We’ve had some problems making book chapters available here on the site—very sorry about that. In the meantime, I’ll summarize some of what’s in them. Chapter two, in A Faith Interrupted, examines the “root cause” of departure from church. I’ve paraphrased the main reasons people leave the church, the faith, or both:
- You no longer believe in God, at least not in the Judeo-Christian God.
- Your theology has changed; you do not maintain the same doctrinal or theological aspects of the faith as you did previously.
- You have difficulties with a particular faith community or church—whether that difficulty is with specific relationships or topics and policies that have come up.
- You have difficulties with the actual experience of church attendance, church involvement, or the Mass.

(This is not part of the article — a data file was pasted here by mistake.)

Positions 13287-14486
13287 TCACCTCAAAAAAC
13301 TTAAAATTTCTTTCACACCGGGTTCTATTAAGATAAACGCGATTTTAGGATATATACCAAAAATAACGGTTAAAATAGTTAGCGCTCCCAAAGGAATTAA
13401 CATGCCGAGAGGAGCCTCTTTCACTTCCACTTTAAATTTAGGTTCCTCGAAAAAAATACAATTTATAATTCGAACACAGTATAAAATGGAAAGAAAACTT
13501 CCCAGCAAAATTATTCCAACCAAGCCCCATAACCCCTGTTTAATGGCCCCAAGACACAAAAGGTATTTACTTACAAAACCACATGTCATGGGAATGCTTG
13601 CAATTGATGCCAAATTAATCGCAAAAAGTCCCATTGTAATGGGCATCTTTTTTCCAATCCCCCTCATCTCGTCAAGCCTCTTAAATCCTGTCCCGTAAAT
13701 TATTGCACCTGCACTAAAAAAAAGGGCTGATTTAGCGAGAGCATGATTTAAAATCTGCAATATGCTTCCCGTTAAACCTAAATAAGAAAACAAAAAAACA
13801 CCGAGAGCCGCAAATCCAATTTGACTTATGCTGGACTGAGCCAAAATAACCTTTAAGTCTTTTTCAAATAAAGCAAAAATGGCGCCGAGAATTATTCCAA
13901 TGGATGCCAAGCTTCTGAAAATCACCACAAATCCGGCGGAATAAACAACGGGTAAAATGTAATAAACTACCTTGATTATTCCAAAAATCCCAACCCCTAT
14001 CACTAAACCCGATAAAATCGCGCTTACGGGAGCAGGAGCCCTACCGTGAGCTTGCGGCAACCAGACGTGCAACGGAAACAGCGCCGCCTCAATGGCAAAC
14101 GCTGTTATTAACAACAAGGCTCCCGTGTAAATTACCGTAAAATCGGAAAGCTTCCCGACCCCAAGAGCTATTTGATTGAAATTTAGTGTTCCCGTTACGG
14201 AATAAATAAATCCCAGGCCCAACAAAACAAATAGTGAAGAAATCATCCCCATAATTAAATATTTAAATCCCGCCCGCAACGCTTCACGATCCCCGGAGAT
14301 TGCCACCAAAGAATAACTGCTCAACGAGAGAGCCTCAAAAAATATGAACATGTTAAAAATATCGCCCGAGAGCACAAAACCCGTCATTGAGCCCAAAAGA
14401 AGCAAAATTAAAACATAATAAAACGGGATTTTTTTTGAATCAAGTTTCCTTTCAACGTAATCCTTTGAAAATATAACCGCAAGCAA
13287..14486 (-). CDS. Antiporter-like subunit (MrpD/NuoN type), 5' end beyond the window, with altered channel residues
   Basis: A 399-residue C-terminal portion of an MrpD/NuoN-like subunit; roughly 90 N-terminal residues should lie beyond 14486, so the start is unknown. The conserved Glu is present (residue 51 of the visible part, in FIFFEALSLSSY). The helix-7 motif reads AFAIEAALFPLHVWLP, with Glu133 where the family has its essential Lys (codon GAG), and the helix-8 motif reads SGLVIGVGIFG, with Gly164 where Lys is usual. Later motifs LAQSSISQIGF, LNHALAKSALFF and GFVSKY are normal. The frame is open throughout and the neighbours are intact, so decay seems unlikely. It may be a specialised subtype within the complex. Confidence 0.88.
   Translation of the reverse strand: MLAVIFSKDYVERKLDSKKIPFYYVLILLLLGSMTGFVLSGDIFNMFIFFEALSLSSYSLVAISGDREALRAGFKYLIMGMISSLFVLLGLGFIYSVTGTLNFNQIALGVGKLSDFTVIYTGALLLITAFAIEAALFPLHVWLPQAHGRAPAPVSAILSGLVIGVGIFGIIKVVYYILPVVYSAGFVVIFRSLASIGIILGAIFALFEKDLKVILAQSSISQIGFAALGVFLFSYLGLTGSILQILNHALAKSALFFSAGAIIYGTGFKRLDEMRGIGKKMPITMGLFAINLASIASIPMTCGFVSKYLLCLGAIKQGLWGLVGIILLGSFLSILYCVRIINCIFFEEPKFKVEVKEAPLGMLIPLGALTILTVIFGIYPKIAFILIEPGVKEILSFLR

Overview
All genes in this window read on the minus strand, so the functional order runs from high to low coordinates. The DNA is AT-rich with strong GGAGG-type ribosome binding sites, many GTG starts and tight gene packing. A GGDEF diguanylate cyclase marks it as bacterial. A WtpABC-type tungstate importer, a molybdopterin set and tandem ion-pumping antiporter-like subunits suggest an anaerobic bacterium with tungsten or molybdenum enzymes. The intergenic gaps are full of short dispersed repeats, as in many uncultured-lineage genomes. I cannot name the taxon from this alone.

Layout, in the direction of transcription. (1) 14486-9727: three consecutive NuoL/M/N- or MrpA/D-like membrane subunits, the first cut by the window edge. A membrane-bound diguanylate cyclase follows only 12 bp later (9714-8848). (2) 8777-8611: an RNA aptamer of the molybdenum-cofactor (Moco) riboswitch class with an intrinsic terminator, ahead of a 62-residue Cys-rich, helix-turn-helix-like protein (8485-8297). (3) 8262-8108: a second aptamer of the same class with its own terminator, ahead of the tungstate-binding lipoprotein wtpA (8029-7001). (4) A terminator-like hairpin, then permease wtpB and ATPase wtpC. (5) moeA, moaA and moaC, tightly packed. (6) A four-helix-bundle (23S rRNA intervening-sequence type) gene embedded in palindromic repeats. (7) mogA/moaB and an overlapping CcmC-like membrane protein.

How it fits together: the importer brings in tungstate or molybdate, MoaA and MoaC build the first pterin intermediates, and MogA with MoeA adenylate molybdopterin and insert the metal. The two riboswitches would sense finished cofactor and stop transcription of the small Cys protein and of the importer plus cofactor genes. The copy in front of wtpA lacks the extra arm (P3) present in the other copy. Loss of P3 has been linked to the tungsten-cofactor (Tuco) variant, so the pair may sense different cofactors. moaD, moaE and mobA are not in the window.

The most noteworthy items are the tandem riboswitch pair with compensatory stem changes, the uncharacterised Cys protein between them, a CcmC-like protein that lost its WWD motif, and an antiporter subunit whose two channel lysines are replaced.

- You are at odds with the larger Church—some aspect of the institution.
- You’ve gone through changes in your personal life that make it difficult to be part of a church community.
Do you see yourself anywhere on this “map of departures”? Have you ever articulated—to yourself or to an attentive listener—exactly why you are now on the edge of the faith or the faith community?
I encourage you to journal about this—the details of your “edgy-ness”: what, who, why, when, where. Pin down any facts you can. Then work with what surrounds the facts—conversations, your memories, your feelings and thoughts.
If you do this sort of exploration, consider it a really good prayer time. Peace to you . . .